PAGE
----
Originally a French literary fairy tale, “Puss in Boots” is about a cat who uses his cleverness and wit to gain power and riches for his master. After requesting and acquiring a pair of boots, the cat is determined to make his master his fortune. The formulaic storyline has the cat presenting gifts for the King in his master’s favor, under the fictional name of the Marquis of Carabas until one outing the cat is able to win his master the heart of a princess. If the moral of the fairy tale is based on the benefits of dress and countenance to turn things in your favor, then DreamWorks’ version of Puss in Boots is able to land right on its feet based on that premise.
With a suave persona and an air of dashing debonair, the cat in Puss in Boots owns his swashbuckling attire. From the opening scene and on, Puss in Boots is sleek, purposeful, and filled with satire.
Though the Puss in Boots reference to the French fairy tale can not be ignored, DreamWorks’ Puss in Boots is pretty much his own cat. From the get-go, Puss in Boots (Antonio Banderas) is able to get himself out of several sticky situations through the power of charm – in this case, the boots make the cat, since cat lovers everywhere are won over by a puss wearing boots – or else as a default, he banks on his appeal as an adorable kitty.
Puss in Boots meets his female counterpart in Kitty Softpaws (Salma Hayek), who leads him to his long lost blood-brother, Humpty Dumpty (Zach Galifianakis). With a grandiose plan intact under the mastermind of the infamous fairytale egg, Puss in Boots and Kitty Softpaws are on their way to wrest from the murderous outlaws, Jack (Billy Bob Thornton) and Jill (Amy Sedaris), the magic beans in order to gain the riches promised in folklore. In doing so, Puss in Boots will find himself struggling with past mistakes and betrayals before he is able to undertake the giant in the sky and the goose who lays the golden eggs. But, of course: who will be the one to get to the “gold-pooper” first – something you’d have to watch and find out for yourself.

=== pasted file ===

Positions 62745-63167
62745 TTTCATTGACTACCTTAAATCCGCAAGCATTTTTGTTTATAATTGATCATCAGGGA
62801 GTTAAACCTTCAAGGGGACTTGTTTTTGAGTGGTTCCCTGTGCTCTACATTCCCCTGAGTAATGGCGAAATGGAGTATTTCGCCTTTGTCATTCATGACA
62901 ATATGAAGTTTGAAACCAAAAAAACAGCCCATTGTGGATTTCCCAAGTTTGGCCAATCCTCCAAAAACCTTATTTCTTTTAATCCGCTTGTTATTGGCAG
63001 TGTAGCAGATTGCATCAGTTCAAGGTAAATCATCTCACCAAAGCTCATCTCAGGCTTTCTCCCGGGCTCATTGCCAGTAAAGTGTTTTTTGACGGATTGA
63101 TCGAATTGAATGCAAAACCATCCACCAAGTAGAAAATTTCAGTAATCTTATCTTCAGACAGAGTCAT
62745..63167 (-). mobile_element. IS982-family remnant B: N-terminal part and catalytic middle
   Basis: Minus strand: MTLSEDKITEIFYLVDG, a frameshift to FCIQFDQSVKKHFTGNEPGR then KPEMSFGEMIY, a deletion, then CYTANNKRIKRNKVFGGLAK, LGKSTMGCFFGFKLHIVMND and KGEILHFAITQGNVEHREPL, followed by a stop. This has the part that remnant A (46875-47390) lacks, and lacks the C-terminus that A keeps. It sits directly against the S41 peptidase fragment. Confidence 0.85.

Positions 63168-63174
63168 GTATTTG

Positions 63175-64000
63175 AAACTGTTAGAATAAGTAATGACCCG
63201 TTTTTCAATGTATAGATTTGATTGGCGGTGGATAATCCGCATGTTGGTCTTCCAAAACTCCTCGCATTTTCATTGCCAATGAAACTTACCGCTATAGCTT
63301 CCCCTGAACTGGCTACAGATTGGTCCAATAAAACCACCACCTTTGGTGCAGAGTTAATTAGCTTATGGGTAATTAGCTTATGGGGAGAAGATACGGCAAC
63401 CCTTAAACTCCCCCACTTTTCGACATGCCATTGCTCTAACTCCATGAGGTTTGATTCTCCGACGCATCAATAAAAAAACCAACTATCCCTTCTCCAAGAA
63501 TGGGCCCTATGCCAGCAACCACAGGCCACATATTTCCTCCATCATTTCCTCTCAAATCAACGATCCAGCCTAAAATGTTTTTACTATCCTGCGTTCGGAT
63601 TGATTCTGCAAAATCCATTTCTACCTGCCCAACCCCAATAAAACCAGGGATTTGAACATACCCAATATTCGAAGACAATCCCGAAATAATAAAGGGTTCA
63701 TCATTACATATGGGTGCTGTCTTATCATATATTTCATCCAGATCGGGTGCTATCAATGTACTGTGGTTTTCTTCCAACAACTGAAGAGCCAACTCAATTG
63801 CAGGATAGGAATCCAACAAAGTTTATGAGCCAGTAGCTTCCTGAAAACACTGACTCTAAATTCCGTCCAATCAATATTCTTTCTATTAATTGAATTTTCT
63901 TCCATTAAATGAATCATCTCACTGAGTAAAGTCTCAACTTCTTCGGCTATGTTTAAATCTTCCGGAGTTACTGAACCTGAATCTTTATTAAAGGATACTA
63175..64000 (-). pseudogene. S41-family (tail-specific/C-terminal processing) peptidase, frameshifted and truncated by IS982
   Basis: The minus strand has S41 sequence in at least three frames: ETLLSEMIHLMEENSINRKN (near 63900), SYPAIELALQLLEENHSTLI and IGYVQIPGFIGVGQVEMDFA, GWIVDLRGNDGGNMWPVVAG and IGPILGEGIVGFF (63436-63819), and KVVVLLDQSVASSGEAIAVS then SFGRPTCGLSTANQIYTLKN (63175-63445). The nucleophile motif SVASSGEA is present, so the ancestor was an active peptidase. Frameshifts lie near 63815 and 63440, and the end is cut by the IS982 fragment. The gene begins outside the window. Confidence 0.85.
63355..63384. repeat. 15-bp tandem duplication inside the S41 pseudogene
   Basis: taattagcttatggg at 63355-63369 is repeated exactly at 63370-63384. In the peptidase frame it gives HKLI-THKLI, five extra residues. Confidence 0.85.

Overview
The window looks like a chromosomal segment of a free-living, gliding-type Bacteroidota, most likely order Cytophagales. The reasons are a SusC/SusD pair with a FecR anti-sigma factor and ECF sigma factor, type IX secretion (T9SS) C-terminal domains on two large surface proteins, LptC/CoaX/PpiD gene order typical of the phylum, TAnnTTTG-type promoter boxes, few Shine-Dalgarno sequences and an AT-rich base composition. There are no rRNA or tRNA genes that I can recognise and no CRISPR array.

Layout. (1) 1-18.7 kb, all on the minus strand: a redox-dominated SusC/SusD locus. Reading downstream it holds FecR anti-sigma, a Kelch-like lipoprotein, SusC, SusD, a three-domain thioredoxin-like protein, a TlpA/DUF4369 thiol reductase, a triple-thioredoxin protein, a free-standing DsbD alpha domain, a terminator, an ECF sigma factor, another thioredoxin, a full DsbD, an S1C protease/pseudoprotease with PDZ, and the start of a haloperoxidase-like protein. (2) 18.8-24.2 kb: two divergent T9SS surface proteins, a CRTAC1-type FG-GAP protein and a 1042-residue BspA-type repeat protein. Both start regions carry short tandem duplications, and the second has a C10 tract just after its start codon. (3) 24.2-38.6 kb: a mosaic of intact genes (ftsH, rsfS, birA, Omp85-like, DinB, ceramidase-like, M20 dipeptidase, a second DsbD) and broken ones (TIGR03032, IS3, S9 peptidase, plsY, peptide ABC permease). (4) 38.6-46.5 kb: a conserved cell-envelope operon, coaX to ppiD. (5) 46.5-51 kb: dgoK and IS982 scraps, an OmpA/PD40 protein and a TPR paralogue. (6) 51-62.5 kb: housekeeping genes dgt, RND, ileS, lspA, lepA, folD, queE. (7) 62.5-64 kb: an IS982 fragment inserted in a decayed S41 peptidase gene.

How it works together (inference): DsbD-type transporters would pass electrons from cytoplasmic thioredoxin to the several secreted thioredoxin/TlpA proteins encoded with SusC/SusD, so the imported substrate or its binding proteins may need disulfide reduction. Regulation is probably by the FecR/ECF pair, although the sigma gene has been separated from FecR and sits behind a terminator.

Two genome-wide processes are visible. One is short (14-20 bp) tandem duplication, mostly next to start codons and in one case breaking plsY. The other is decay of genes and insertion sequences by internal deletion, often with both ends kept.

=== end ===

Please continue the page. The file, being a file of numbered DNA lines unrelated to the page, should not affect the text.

Puss in Boots holds up very well under its own banner. Originally a popular character from the Shrek movies, Puss in Boots is the prequel before the cat happens to meet the Shrek characters. But unless the producers rewrite the entire Shrek series, a Puss in Boots sequel seems to be too out of reach to make the storylines of both movies plausible – which is quite regrettable since Puss in Boots is a great family movie that kids and adults alike will enjoy and would probably love to see continue.
Its imaginative plot, unforgettable cast of characters, and hilarious catch-phrases may alone suffice, but add in its delicious one-liners and insane fairy-tale references and you got an enjoyable animated film that will have everyone repeating the jokes with gusto and without fail.
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